Ecuador: Natural and Geographic Landscape

Ecuador: Natural and Geographic Landscape

Mon, 08/08/2022 - 22:02
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Ecuador encompasses a wide range of natural landscapes and climates, from the arid Pacific lowland coast to the snowcapped peaks of the Andes Mountains to the eastern tropical lowland plains of the Amazon Basin. It also includes the Galápagos Islands off the country's western coast, in the Pacific Ocean.

Geography of Ecuador

Ecuador is located on the western coast of South America with 2,267 km (1,390 mi) of coastline on the Pacific Ocean. It borders Colombia in the north and Peru in the south and east.

Ecuador encompasses a wide range of natural landscapes and climates, from the arid Pacific coastal lowlands to the snowcapped peaks of the Andes Mountains to the eastern tropical lowland plains of the Amazon Basin. It also includes the Galápagos Islands (Archipiélago de Colón) about 965 km (600 mi) off the country's western coast, in the Pacific Ocean.

With 1,629 bird species, 659 amphibian species, 1,111 fish species, 392 mammal species, 492 reptile species, and 18,466 vascular plant species, Ecuador is one of the world's most megadiverse countries.

Map depicting the countries on the continent of South America

Map depicting the countries on the continent of South America

The Natural and Geographic Landscape of Ecuador

Geographic Regions

The Ecuadoran mainland is divided into three main physical regions:

  • the Costa (coastal region)

  • the Sierra (highland region)

  • the Oriente (eastern region)

The Galápagos Islands make up the fourth geographic region.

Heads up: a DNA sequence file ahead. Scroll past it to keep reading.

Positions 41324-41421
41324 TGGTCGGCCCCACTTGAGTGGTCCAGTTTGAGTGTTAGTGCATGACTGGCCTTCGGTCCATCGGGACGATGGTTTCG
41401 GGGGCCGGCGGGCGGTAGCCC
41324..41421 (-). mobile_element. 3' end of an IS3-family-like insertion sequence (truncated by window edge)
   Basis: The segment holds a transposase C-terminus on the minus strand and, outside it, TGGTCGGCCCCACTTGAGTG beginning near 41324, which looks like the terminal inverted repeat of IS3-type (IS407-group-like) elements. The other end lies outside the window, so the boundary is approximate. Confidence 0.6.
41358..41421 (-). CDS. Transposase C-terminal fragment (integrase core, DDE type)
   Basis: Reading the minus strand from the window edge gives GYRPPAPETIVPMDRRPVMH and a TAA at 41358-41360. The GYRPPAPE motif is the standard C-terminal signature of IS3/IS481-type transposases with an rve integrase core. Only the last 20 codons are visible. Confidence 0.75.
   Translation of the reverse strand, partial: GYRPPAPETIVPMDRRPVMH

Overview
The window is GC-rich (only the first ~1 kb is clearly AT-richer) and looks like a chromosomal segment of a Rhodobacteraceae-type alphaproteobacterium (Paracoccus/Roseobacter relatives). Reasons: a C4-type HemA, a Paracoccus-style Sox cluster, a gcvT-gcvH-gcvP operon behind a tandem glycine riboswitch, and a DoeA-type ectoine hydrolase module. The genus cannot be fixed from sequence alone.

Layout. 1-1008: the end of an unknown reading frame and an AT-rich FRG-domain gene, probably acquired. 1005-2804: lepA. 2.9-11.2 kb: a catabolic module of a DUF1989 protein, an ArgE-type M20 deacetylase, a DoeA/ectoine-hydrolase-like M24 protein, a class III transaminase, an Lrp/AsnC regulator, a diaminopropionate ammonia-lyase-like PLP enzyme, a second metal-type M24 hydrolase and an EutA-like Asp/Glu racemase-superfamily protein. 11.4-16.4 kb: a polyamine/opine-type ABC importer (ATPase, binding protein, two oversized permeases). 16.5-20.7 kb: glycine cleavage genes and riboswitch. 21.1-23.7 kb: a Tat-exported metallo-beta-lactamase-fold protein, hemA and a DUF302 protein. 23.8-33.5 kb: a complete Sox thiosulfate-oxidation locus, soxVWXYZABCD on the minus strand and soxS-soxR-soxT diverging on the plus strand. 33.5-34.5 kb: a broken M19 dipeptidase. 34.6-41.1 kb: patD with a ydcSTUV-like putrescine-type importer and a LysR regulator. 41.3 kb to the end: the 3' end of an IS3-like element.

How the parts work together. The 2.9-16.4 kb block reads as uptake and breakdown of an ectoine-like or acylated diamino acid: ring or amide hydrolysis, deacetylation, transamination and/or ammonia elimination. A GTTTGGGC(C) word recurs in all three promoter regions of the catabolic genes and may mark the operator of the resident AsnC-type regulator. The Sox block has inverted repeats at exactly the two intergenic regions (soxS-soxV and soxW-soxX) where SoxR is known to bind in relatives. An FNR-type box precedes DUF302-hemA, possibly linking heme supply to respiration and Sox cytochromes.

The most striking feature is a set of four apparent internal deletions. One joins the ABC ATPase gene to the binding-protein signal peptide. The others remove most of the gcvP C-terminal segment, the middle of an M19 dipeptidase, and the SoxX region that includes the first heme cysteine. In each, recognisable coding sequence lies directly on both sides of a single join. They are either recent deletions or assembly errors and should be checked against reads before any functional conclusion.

Regions map of Ecuador

Map depicting the geographic regions of Ecuador

Coastal Lowlands (La Costa)

The coastal lowlands of Ecuador (La Costa) extend eastward from the Pacific Ocean to the western edge of the Andes Mountains. They rise from sea level to approximately 500 m (1,650 ft) in elevation. Between the coastal plains and the Andes, small coastal ranges run north and south, forming interior valleys.

Much of the native forest in the Costa has been replaced by agricultural production and cattle ranching. The remaining fragments include both dry and wet tropical forests that are found primarily along the coastal mountain ranges. Collectively known as the Pacific Equatorial Forest, these forest remnants are considered the most endangered tropical forest in the world, and are part of the Tumbes-Choco-Magdalena biodiversity hotspot which includes Machalilla National Park.

The main watercourse of the coastal lowlands is the Guayas River, formed by the juncture of the Daule and Babahoyo rivers and their effluents. Other rivers that flow toward the Pacific coast include the Cayapas River, the Esmeraldas River, the Naranjal River, the Jubones River, and the Santa Rosa River.

Central Highlands (La Sierra)

The central highlands or Sierra natural region of Ecuador (La Sierra) encompasses the western and central ranges of the Ecuadorian Andes and their respective eastern and western foothills. Many of the mountain peaks are volcanic or snow-covered.

Transversal mountain chains connect the two ranges at intervals and feature large, isolated basins known as hoyas. Numerous rivers originate in the mountains and pass through the hoyas, on their way either to the Pacific coast in the west or through the eastern lowlands.